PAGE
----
A coalition of progressive groups and leaders gathered in Chicago on Tuesday with an urgent message for President Barack Obama: Hurry up.
A few hundred yards from where Obama delivered his acceptance speech in Grant Park last November, Chicago leaders and group representatives marked the one-year anniversary of his election. Speakers at the noon rally at Spertus Institute urged the president to take immediate action.
“Change is coming. Change has been coming. We just have to make change happen faster – much faster,” said Juan Salgado, board president of the Illinois Coalition for Immigrant and Refugee Rights.
While each speaker carefully avoided overt criticism or expressions of disappointment with the president and his administration, they called for swifter changes.
“We must continue to challenge ourselves and the Obama administration to aggressively move forward, to dig in, to dig deeper,” said Jane Ramsey of the Jewish Council on Urban Affairs, who said that the rally was about celebrating the change marked by Obama’s election.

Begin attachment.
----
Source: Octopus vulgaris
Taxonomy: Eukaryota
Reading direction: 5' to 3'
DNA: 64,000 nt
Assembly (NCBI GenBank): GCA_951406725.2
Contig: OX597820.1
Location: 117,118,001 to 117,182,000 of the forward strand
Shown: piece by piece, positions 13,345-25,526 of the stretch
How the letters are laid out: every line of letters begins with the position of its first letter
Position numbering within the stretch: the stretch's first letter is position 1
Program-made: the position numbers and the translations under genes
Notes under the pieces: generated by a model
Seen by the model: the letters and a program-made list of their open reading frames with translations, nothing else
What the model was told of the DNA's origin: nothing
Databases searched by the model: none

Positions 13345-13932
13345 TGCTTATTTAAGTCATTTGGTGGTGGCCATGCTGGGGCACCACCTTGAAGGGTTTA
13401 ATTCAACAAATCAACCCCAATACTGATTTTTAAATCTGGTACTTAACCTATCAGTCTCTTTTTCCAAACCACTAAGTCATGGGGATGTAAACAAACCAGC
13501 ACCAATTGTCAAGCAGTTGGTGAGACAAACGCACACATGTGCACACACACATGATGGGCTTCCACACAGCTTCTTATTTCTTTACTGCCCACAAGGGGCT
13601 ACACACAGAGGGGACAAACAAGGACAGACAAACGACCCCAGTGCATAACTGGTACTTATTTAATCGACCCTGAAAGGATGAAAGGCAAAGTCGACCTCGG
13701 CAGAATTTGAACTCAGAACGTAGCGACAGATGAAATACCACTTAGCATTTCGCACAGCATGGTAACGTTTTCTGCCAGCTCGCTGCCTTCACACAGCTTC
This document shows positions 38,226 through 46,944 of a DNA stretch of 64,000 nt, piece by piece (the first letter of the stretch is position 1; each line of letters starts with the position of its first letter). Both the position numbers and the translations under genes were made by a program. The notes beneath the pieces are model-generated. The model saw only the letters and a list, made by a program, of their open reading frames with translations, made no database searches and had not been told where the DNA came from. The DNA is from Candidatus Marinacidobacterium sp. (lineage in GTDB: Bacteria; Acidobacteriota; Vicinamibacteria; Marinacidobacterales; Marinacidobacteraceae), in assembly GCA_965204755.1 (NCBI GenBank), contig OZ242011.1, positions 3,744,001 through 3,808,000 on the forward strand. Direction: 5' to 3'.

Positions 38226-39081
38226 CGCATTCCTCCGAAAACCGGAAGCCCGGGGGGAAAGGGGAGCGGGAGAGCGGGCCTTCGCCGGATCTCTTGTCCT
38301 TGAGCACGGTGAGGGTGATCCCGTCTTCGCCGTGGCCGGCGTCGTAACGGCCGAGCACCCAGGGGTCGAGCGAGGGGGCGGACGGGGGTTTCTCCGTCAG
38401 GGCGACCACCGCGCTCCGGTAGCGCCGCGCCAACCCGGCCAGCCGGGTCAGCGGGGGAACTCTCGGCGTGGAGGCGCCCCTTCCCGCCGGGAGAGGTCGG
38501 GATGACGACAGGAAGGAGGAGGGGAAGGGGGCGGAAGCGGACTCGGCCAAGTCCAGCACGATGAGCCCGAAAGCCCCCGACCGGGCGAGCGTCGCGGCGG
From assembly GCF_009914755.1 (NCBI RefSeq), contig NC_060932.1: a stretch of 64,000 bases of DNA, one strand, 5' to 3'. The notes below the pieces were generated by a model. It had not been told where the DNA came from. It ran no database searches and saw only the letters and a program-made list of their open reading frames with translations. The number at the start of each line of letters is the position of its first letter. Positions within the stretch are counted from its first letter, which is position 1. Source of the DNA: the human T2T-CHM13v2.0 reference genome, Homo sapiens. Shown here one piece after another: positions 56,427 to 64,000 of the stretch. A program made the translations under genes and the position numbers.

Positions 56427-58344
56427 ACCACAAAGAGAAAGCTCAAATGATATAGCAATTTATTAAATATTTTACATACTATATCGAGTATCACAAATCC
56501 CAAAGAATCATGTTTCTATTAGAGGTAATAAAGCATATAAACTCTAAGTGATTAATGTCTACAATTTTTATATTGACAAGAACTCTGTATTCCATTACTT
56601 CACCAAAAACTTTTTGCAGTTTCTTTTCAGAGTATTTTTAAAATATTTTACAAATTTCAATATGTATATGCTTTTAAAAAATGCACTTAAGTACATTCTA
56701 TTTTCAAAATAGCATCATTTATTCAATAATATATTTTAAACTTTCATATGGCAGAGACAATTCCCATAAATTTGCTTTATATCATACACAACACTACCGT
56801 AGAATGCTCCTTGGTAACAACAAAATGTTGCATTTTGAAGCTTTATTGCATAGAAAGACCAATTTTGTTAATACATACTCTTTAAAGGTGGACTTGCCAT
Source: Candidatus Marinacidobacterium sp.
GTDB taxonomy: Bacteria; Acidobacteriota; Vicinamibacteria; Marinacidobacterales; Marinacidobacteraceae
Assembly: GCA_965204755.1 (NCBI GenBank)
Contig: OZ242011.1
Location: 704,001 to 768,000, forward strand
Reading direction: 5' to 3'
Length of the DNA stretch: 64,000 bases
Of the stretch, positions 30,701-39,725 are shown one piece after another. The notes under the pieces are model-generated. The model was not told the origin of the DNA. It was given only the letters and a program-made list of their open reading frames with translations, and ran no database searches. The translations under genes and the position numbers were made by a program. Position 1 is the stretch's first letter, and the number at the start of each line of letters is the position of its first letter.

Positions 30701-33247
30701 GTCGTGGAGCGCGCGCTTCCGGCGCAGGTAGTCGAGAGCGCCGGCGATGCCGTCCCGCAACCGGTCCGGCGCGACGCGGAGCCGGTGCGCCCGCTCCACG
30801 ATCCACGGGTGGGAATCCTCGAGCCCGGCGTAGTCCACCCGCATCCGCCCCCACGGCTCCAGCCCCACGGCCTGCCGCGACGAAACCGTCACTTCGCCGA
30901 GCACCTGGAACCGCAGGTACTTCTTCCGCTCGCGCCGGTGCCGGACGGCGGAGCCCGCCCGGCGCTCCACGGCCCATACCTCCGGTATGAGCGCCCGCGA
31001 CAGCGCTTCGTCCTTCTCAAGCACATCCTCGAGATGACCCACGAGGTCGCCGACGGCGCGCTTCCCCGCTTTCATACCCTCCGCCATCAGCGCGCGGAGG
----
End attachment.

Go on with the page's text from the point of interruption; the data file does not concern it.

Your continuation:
But it’s that change, Salgado said, that needs to be “a vehicle that moves quickly.”
Salgado was joined on stage by leaders of several of the 38 organizations supporting the rally. In a dramatic bit of staging, they and others signed an oversized letter to the president urging action on seven bulleted issues, including immigration reform, workers’ right to organize, unemployment wages, LGBT community rights, financial reform and global warming.
As if that list weren’t long enough, it was capped off with one more issue for the presidential plate: “creating a more peaceful world.”
These issues, said Maria Pesqueira, board member of Illinois Coalition for Immigrant and Refugee Rights and head of Mujeres Latinas en Acción (Latin Women in Action), were the issues that brought together the groups that helped elect Obama. And it’s those issues that need to be woven together to make a strong America, she said.
Pesqueira said that the rally was about reminding Obama and his administration to have courage.
“We are here to encourage that courage,” she said.
On the issue of immigration reform, she said, there’s no reform right now. “There’s only enforcement,” she said.
Ultimately, she said she wants to see reform that considers the needs of families.
“Raids and enforcement are not a solution,” she said.
And four years from now?
“At that point we’d be looking at strengthening our nation as opposed to stabilizing it,” she said. “At this point so much is about stability.”
The Rev. Jesse L. Jackson, who received three standing ovations at the rally, spoke of the “joy of the moment” and the “joy of the journey,” and reminded the crowd to keep fighting.